Alvin Kraenzlein, Ann Arbor, 1911
|Born||December 12, 1876
|Died||January 6, 1928 (aged 51)
|Occupation||Athletics (sport) competitor|
|Representing the United States|
|1900 Paris||60 metres|
|1900 Paris||110 metre hurdles|
|1900 Paris||200 metres hurdles|
|1900 Paris||Long jump|
Alvin Christian "Al" Kraenzlein (December 12, 1876 – January 6, 1928), known as "the father of the modern hurdling technique", was an American track-and-field athlete, and the first sportsman in the history of Olympic games to win four individual gold medals in a single discipline at the 1900 Summer Olympics in Paris. Before, Carl Schuhmann, a German athlete, won four Olympic titles in gymnastics and wrestling at the 1896 Summer Olympics in Athens. As of 2016[update], Alvin Kraenzlein is the only track-and-field athlete who has won four individual titles at one Olympics. Kraenzlein is also known for developing a pioneering technique of straight-leg hurdling, which allowed him to set two world hurdle records. He is an Olympic Hall of Fame (1984) and USA Track & Field (1974) inductee.
Kraenzlein was born in Minneapolis, Minnesota, a son of Johann Georg Kränzlein, a brewer, and Maria Augusta Schmidt, both of a German origin. After his family moved to Milwaukee, Wisconsin, he attended the Milwaukee’s East Side High School, where he became involved in sports. In 1895, during the Wisconsin Interscholastic Championships, he won first places in the 100-yard dash, 120-yard high hurdles, 220-yard low hurdles, high jump, and shot put.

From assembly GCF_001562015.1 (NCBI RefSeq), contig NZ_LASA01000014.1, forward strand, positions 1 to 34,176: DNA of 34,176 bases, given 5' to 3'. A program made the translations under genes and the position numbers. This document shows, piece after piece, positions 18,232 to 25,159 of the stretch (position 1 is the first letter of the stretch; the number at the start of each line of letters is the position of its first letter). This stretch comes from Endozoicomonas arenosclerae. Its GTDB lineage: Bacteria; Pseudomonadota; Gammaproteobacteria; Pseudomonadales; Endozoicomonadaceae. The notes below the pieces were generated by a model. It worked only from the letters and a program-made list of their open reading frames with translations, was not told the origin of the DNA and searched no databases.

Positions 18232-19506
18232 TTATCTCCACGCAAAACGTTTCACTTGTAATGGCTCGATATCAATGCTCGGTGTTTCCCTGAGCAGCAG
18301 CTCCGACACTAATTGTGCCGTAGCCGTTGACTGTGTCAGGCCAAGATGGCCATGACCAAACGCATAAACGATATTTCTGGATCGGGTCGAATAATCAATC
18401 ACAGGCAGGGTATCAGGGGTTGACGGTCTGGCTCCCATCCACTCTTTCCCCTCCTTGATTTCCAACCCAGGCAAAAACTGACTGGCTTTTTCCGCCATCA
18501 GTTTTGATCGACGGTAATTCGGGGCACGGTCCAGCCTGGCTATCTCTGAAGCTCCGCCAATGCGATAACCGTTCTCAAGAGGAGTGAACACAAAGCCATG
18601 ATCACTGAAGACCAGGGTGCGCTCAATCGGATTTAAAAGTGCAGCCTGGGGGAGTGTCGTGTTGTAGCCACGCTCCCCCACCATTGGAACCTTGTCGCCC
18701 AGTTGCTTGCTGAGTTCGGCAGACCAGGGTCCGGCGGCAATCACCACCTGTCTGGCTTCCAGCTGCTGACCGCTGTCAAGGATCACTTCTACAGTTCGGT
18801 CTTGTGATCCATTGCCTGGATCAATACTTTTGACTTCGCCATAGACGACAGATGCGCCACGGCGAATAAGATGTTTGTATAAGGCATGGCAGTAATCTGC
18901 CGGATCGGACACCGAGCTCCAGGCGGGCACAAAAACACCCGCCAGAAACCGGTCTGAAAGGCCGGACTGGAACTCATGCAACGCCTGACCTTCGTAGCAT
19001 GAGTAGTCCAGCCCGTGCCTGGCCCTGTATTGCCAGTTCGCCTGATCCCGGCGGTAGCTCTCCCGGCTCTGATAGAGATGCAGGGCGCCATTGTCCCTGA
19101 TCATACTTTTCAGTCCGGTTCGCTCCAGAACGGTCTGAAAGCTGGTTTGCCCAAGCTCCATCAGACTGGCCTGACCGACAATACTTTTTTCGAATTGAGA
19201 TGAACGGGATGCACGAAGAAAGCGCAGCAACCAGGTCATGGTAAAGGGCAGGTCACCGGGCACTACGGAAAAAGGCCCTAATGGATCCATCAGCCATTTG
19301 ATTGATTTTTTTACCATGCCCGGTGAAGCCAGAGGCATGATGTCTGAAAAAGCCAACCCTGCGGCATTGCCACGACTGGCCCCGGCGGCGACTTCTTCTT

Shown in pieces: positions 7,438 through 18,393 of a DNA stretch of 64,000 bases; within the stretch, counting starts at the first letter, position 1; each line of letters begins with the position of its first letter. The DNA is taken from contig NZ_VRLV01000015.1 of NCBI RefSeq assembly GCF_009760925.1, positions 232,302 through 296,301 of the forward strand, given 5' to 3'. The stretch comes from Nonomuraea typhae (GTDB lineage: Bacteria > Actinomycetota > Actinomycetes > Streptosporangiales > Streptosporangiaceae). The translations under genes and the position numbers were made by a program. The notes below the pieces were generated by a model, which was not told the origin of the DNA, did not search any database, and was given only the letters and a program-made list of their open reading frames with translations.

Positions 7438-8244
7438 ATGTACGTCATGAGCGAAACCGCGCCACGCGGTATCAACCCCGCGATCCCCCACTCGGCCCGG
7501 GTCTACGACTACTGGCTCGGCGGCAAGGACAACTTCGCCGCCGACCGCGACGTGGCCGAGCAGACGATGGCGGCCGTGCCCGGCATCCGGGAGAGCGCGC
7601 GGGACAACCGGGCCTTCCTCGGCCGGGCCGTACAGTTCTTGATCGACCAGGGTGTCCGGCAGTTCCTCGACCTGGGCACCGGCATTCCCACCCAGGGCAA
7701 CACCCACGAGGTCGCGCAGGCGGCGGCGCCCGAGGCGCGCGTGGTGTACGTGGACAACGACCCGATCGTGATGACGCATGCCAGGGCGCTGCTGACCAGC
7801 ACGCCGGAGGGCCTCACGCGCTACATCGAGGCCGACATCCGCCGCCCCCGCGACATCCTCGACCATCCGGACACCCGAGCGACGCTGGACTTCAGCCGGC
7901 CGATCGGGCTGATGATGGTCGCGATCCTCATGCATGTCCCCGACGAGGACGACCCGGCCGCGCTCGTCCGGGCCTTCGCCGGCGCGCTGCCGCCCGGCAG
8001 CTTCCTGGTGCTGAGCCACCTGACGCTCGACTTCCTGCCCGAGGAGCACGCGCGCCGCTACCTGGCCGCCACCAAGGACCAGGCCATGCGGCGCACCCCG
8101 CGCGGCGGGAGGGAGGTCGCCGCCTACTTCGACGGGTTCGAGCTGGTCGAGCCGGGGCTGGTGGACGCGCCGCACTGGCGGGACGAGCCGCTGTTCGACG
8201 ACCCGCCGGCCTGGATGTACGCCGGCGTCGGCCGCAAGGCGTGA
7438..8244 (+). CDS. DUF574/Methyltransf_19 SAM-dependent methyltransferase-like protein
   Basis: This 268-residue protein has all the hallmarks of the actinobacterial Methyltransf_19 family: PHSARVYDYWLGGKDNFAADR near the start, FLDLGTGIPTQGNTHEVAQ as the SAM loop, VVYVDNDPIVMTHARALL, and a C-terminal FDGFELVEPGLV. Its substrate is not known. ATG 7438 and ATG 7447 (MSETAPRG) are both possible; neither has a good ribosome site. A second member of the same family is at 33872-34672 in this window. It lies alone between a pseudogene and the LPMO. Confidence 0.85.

He attended the University of Wisconsin where he studied engineering. In 1896, he won the 220-yard low hurdles, the high jump and placed second in the 100-yard dash and shot put at the freshman-sophomore track-and-field meet. During the 1897 Intercollegiate Athletic Conference Championship, Kraenzlein won the 220-yard low hurdles and the high jump. He led the Wisconsin team to the team title. He also won the 1897 Amateur Athletic Union (AAU) title in the 220-yard low hurdles. In 1897 Alvin Kraenzlein set an indoor world record of 36.6 seconds in the 300-yard low hurdles.
After winning his first athletics title in 1897 - the 220 yards hurdles race at the AAU championship, Kraenzlein achieved more notability by winning five AAU titles in both hurdling and long jump events, and eight Intercollegiate Association of Amateur Athletes of America titles in dash, hurdling and the long jump. Being a student at the University of Philadelphia, he established world records for the 120 meter high hurdles and the 220 meter low hurdles, the last standing for quarter of a century. In 1899, Kraenzlein established the long jump world record of 24' 3 1/2". He was a leader of the Penn's track-and-field team that won four consecutive team IC4A titles.
Kraenzlein was especially noted for his hurdling technique, as he was among the first to practice the modern method of straight-lead-leg (the first leg over the hurdle remains straight and parallel with the ground) hurdle clearing. Arthur C. M. Croome from Great Britain first attempted the straight-lead-leg style in 1886, however, Alvin Kraenzlein perfected it and turned into a mainstream technique. This was significant development, as it enabled athletes to over-come the hurdles without reducing speed.